Religious symbolism is the term used to describe the use of symbols (archetypes, acts, artwork, events, or natural phenomenae) by a religion for various purposes. A religion may view a given religious text, ritual, or work of art as a symbol of some idea or ideal that the religion finds compelling. The usage of symbols helps create a resonant mythos that expresses the moral values of the society, the teachings of the religion, creates a sense of solidarity between religious adherents, or functions as a way to bring one "closer to God."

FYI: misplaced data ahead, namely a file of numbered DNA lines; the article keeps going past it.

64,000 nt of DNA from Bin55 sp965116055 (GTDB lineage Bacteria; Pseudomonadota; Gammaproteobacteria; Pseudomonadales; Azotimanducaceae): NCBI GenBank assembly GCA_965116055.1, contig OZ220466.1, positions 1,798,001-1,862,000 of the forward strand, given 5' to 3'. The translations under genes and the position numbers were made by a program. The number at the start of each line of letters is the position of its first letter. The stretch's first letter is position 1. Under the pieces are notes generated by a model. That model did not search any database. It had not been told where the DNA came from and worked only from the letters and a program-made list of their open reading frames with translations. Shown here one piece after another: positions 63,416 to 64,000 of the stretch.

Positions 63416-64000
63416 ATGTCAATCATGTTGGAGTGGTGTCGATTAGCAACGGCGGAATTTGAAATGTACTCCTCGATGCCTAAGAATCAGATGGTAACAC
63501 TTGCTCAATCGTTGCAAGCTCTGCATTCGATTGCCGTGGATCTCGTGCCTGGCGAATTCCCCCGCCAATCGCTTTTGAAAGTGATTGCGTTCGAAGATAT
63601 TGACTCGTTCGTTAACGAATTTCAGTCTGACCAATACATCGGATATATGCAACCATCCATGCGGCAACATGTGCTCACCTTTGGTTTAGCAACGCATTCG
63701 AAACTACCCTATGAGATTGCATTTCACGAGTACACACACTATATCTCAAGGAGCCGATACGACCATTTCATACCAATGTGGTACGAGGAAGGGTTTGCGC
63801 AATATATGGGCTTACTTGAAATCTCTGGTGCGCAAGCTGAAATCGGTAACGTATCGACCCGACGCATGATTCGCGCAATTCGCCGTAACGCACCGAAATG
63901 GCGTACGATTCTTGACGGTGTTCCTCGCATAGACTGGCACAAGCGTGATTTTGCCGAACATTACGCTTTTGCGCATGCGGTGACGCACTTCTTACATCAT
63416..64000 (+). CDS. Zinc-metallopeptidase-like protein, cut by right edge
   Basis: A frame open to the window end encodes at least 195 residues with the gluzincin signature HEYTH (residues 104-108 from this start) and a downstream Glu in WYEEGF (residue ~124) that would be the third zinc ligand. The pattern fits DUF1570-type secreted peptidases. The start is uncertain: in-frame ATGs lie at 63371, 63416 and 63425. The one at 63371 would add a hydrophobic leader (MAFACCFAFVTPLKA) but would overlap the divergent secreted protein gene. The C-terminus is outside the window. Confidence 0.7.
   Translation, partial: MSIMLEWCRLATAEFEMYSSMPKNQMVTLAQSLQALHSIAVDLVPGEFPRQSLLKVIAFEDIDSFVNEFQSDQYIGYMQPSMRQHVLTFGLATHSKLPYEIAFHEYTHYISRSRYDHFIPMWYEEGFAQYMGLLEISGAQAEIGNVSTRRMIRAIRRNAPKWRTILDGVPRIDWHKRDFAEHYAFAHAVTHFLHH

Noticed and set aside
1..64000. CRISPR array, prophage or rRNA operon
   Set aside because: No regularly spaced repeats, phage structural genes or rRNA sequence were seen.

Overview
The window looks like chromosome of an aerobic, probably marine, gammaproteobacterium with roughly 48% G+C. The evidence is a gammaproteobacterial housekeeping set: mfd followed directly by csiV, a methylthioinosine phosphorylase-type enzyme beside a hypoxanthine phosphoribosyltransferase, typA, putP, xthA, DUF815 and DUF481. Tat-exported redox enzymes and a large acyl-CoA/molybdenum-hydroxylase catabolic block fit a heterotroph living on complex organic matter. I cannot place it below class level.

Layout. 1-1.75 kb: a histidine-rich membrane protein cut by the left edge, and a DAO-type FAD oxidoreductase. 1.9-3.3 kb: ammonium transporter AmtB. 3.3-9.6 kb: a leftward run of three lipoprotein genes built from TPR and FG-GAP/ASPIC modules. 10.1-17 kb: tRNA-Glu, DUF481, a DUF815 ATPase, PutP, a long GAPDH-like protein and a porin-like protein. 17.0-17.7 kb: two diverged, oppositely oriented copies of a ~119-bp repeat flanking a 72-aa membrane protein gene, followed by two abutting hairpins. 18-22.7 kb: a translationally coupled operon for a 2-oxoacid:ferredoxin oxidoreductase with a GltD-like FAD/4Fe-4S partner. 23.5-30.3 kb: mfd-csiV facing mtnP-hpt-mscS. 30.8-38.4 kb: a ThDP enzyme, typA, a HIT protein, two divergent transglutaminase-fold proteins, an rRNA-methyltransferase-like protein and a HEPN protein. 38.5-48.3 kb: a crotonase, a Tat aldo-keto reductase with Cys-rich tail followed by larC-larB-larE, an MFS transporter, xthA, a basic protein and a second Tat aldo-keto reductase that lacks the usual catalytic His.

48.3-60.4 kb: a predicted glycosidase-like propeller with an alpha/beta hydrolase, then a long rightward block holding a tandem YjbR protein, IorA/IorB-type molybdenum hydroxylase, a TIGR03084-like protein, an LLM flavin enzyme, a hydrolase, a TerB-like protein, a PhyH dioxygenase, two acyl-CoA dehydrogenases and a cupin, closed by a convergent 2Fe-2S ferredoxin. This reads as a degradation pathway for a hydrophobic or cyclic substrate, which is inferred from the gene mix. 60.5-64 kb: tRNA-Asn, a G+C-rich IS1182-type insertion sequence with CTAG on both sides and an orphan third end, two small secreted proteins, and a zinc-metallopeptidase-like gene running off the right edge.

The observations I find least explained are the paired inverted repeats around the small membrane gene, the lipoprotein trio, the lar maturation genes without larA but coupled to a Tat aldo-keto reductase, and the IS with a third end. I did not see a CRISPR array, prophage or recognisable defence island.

The study of religious symbols can be either universalist —as a fundamental component of comparative religion and mythology —or in localised scope, within the confines of a religion's limits and boundaries. The study of the essential symbolism of an image or idea often is removed from the need to be explicit or conformist to the confines of a single religion, and of late, the universalist scope of comparative religion has gained in esteem among religious scholars, and this inclusive view provides a common foundation for inter-religious dialogue.
Western religious symbolism
Eastern religious symbolism
See also: Icon, Religion, Symbolism